Almost a year ago today, I boarded an airplane with a heart full of hope and headed to Copenhagen for the UN Climate Change Conference, where our world leaders had a chance to tackle the biggest issue facing my generation. I was sure that President Barack Obama and Prime Minister Stephen Harper would make the right move, and work in good faith toward a climate deal that would protect our planet.
But the outcome and the process in place in Copenhagen was a complete letdown. The Copenhagen Accord, hailed by some leaders of developed nations as the best thing since sliced bread, was little more then political greenwashing. The backroom deal coordinated by U.S. negotiators left most of the global south in the dark, and scrapped any legally binding targets for emissions reductions.
The widespread consensus in the environmental community is that this deal fell far short of what we need to stall catastrophic climate change. And we need to take immediate action to solve this problem.
I am reminded of this constantly. This past weekend, I took a beautiful fall stroll along one of Victoria’s few salmon-bearing streams. Fallen leaves, brown and gold against the wet grass, crunched as I walked. Overhead, geese flew to wherever it is they call home during the cold winter months.
Watching the geese fly away, I was struck by just how fragile and interconnected our world really is. We are one living, breathing system under a shared atmosphere—an atmosphere we are quickly changing.
When I talk to people about climate change, they often think it is a distant threat that won’t impact us in our lifetime. But the impacts are already being felt. For coral atoll nations, like Tuvalu, rising sea levels are eroding beaches, flooding homes, and turning precious fresh water salty. In Canada’s own Arctic, thawing permafrost and melting glaciers and sea ice are drastically changing an ecosystem that people and animals have thrived in for thousands of years. Across B.C., pine beetle, droughts, and forest fires all leave a visible reminder that climate change is having an impact today.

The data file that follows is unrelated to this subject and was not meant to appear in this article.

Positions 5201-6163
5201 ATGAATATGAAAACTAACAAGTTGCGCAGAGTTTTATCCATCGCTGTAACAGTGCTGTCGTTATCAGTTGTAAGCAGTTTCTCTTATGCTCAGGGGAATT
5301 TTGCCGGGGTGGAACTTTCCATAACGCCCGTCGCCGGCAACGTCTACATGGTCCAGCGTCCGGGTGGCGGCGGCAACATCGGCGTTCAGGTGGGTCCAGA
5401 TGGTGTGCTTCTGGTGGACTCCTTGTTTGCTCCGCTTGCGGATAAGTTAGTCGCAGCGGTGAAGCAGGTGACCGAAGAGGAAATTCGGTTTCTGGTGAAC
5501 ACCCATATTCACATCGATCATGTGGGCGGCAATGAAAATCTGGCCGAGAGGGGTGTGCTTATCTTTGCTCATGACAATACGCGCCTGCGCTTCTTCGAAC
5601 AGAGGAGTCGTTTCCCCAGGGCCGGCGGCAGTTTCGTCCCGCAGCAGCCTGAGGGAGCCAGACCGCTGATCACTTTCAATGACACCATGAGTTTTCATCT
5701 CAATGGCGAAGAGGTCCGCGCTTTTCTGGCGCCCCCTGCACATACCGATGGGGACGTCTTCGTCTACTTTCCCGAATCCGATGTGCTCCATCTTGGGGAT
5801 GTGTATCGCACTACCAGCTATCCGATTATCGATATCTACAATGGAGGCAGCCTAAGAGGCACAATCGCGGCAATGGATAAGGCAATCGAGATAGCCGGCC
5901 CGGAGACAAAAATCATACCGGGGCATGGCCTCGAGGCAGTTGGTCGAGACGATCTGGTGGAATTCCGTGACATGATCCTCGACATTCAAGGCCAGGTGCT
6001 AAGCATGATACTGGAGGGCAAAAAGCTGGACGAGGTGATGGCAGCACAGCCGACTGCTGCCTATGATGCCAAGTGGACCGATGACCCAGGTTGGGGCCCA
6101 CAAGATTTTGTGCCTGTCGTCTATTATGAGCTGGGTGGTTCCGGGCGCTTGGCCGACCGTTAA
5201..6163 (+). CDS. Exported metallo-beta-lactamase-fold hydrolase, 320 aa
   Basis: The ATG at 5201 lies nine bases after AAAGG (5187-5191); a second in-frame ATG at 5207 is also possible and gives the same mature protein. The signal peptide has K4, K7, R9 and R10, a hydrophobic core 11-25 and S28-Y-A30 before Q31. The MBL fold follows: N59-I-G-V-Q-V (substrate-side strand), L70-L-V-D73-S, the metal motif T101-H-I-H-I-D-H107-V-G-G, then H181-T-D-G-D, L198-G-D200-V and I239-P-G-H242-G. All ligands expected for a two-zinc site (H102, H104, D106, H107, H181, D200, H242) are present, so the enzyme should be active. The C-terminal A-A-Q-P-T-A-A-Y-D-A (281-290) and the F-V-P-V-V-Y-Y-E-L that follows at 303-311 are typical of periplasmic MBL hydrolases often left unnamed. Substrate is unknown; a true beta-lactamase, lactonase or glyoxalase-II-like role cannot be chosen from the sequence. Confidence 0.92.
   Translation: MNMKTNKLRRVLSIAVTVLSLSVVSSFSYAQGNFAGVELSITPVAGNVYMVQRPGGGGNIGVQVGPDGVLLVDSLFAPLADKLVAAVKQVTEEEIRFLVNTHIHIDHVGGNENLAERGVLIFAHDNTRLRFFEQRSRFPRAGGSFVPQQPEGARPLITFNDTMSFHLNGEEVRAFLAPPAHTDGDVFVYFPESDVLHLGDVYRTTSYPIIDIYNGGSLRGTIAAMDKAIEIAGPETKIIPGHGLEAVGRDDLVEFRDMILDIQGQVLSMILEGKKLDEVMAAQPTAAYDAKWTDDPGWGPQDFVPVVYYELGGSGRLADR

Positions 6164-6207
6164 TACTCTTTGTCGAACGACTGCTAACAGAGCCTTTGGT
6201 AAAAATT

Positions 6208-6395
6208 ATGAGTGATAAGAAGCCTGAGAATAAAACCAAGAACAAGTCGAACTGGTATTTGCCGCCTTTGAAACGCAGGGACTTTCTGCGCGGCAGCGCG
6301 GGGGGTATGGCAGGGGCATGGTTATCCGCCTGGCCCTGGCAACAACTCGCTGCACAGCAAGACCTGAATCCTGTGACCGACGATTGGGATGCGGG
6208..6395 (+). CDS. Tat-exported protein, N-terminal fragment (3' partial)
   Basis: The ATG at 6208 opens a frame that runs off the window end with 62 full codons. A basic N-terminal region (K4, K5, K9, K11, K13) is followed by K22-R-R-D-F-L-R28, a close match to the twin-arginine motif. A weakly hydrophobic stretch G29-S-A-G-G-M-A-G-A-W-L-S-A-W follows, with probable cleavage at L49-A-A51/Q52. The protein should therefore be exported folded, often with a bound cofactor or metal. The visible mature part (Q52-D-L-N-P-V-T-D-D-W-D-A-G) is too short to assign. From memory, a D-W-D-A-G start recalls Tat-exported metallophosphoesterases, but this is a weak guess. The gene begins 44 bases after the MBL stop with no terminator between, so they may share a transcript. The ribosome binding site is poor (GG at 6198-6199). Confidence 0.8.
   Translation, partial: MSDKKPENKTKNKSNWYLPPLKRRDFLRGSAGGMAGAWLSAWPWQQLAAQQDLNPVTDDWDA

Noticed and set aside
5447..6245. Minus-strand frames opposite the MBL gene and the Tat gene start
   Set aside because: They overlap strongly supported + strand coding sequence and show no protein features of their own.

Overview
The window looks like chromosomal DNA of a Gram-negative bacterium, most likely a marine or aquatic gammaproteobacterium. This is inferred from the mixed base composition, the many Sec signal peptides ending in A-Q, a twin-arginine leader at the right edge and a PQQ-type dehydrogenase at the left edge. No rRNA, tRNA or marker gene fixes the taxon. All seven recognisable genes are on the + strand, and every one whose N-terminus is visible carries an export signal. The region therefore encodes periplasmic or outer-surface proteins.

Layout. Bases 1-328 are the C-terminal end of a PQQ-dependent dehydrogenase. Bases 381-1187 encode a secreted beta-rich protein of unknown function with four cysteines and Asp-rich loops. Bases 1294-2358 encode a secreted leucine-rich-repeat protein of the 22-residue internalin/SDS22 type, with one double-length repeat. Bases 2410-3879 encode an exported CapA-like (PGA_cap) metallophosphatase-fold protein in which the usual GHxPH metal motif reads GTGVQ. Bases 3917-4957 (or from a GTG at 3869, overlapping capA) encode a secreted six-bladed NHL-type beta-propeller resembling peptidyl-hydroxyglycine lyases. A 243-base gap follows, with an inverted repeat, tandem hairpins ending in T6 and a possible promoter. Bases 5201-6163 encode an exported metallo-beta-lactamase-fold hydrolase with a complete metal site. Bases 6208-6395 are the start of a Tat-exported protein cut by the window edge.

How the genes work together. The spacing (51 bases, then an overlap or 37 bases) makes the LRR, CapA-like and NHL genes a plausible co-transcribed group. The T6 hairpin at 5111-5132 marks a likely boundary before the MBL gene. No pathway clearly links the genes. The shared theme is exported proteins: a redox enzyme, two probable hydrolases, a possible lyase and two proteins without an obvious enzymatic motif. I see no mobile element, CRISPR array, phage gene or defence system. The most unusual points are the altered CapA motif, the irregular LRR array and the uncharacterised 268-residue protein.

The grim reality is that unless we turn back the clock on climate change, my generation and the generations that come after us will not have a lot of certainty about what to expect from good ol’ Mother Nature. Everything from wild salmon migration patterns to the life cycles of B.C.’s iconic forests to the very food we can grow to sustain ourselves will be forever altered.
But in the face of this uncertainty about the future, there is one thing I am certain of: we can stop this.
We have the technology. We have the solutions. We are just seriously lacking on the political will front.
But next month, we have a chance to seal the deal that slipped through our fingers at Copenhagen. The next round of high-level climate negotiations will take place in Cancun, Mexico, from November 29 to December 10. This is Harper’s and Obama’s chance to step up their game.
Since Copenhagen, not much has happened on the political front. Canada committed $400 million to help poorer countries tackle climate change and adapt to climate impacts. We have also finally endorsed the UN Declaration on the Rights of Indigenous Peoples, a move that has been long awaited. But the tar sands are still expanding, emissions are still skyrocketing, and our government, with Minister John Baird at the environment department, is gearing up to bring back a slew of Fossil of the Day Awards from the upcoming negotiations in Cancun.
Like every year, there will be a dedicated crew of Canadian young people who will be at the negotiations holding our government accountable. The Canadian Youth Delegation will be asking the hard questions, bearing witness to what is happening there, and informing Canadians back at home what our government is up to.
These young people are one of the things that always make me feel hopeful. The generation that will feel the brunt of climate change is ready to solve this problem. And we are not going anywhere until governments of the world step up and take this issue seriously.
Tria Donaldson is a youth climate activist that has been involved with the goBeyond project, the Sierra Youth Coalition, and the Canadian Youth Climate Coalition. She is currently the Pacific coast campaigner for the Wilderness Committee.